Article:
I actually proved this point by telling a knock-knock joke to a little girl in a subdivision as we glided overhead. Dave was adjusting our altitude and was on the burner enough to make the audio unusable, but the fact remains that two-way communication is possible without a radio.
By now, Dave is actively looking for a place to land. He tells me that he knows of lots of places up ahead. That’s good, because all I can see is trees.
A good landing place is open, flat, away from trees antenna farms, and electrical wires, and close to a road so that the chase vehicle can get to you. Dave has humped Cloud Nine from the landing zone out to a road a few times, but not often. Worst case, he can pull the propane tanks out of the basket and then no individual part would weigh more than one or two people can carry.
Up ahead is a small clearing. The trees are bout 40 feet high all around. There’s a mobile home at the far side and a dog tied up near the mobile home. We’re hooking in more or less directly toward the center of the clearing. Dave is about to get on the burner and pass up this opportunity, but it’s hooking in so nicely that he reconsiders. A guy about 30 years old has just stepped outside of the mobile home. He doesn’t see us right away, but looks up when Dave asks permission to land.
There’s a flap of fabric in the top of the balloon called the “parachute.” You can pull on a line connected to the parachute and release some or all of the hot air in the envelope. It does for balloons what flaps do for airplanes by letting you descend more quickly in a stabilized way. But, unlike flaps, you can really haul on the parachute line and deflate the envelope to take it down and pack it up. Try that with a Being 727.
As we come in over the trees, Dave gets on the parachute line. I look up and see the parachute flap moving and letting a measured amount of air out of the envelope. Our rate of descent increases and we descend into the clearing. Going about two feet per second, we settle onto the grass. Dave warns me to expect a gentle bounce, and then we come to rest.
For whatever reason, I have this initial urge to get out of the basket. But I think better of it. If I get out, two hundred pounds of podcaster and podcaster gear would become suddenly unavailable as ballast and the balloon would likely try to ascend again. So I stay put.
Once we’re down, the occupants of the mobile home come out to meet us. The guy’s wife and their toddler have joined him and they come out to examine this colorful monstrosity that has just occupied the clearing. The kid’s eyes have grown huge. Clearly, this is not something that happens every day.
Dave gets on the phone and tells the chase crew where to find us. It’s about ten minutes before they show up. Dave keeps the envelope heated just enough to keep it standing up until the crew can help him take it down. Dave spies a moth flying around in the lower reaches of the envelope and, in a moment of unexpected whimsy, he kills some time by going after the moth with the burner. The moth evades the flame ably, possibly because of the turbulence of the burner output itself. If he got it, I didn’t see it happen.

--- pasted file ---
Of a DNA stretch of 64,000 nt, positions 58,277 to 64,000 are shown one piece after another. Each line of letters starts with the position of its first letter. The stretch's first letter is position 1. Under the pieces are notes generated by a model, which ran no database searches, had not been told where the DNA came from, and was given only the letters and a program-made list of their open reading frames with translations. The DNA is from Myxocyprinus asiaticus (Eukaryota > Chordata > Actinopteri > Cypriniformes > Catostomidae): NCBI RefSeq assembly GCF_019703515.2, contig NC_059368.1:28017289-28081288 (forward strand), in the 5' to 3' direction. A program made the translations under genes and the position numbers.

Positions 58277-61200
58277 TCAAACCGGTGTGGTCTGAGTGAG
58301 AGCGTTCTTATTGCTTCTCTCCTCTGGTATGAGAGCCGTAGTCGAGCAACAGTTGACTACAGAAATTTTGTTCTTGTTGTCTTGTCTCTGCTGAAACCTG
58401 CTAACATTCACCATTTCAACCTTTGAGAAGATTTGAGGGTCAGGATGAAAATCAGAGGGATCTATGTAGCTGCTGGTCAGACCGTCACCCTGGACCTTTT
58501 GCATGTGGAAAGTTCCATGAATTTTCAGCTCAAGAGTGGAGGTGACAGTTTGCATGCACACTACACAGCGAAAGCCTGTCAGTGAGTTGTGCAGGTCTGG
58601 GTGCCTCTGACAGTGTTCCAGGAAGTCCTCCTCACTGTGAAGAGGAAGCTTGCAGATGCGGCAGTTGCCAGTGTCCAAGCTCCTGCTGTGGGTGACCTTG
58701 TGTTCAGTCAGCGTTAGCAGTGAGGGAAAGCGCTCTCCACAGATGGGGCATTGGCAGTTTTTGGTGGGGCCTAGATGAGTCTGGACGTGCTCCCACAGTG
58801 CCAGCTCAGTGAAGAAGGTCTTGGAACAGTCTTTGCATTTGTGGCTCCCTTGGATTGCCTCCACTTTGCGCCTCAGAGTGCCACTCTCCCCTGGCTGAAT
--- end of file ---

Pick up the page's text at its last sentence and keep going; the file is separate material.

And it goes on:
The chase crew arrives a few minutes later. Pack-up takes all of 15 minutes. Everyone seems to know his or her job and falls to it immediately and efficiently.
I slide into the van and we head back to the airport. It’s getting dark off to the west and thunderstorms are moving in. We head to the Air National Guard side of the field and everyone but Dave gets out. Dave is cleared onto the base to go refill his propane tanks. We hang out under a tarp with the friendly but heavily armed guardsmen until Dave comes back, picks us up and swings back around to the other side of the airport where I’m parked.
The crowds are arriving for the fireworks show as I pull out and head for the highway. The more mundane demands of my work and family life await my return 140 miles or so to the east. The drive gives me a chance to reflect on the really singular experience I’ve just had. It’s not the same as the coast down off the adrenaline peak of an airplane media ride. It’s much more reflective.
For all the bombast and fire of the jet demonstrations earlier in the day, this experience stood out for its own reasons. Ballooning is perhaps the first means by which men slipped the surly bounds of earth and got a taste of what was to come in aviation. It demands competencies that are unique among the modes of aviation. Perhaps more than any other form of aviation, it is dependent upon weather and other uncontrollable variables. Success in competition demands humility, keen observation, and a sixth sense about the atmosphere.
Dave Emmert is much like his balloon. Even-tempered, steady, and deliberative. Soft-spoken for the most part. Sharing the skies in easy and close proximity with his fellow enthusiasts.
He is an approachable emissary for his sport. Dave frequently takes up media people and others in Cloud Nine. On the flight that morning, Dave had taken up Maj. Steve Horton, the Thunderbirds’ slot pilot who flies the No. 4 jet. Although I have no real way of knowing, I suspect that Dave gave me, as a mere podcaster and flight enthusiast, the same treatment, consideration, and experience that he have a Thunderbird. It was a privilege to fly with him
Many thanks to Dave Emmert and to the Cloud Nine chase crew.
Battle Creek Balloon Festival and Field of Flight Airshow: www.bcballoons.com
Firefly Balloons: www.fireflyballoons.net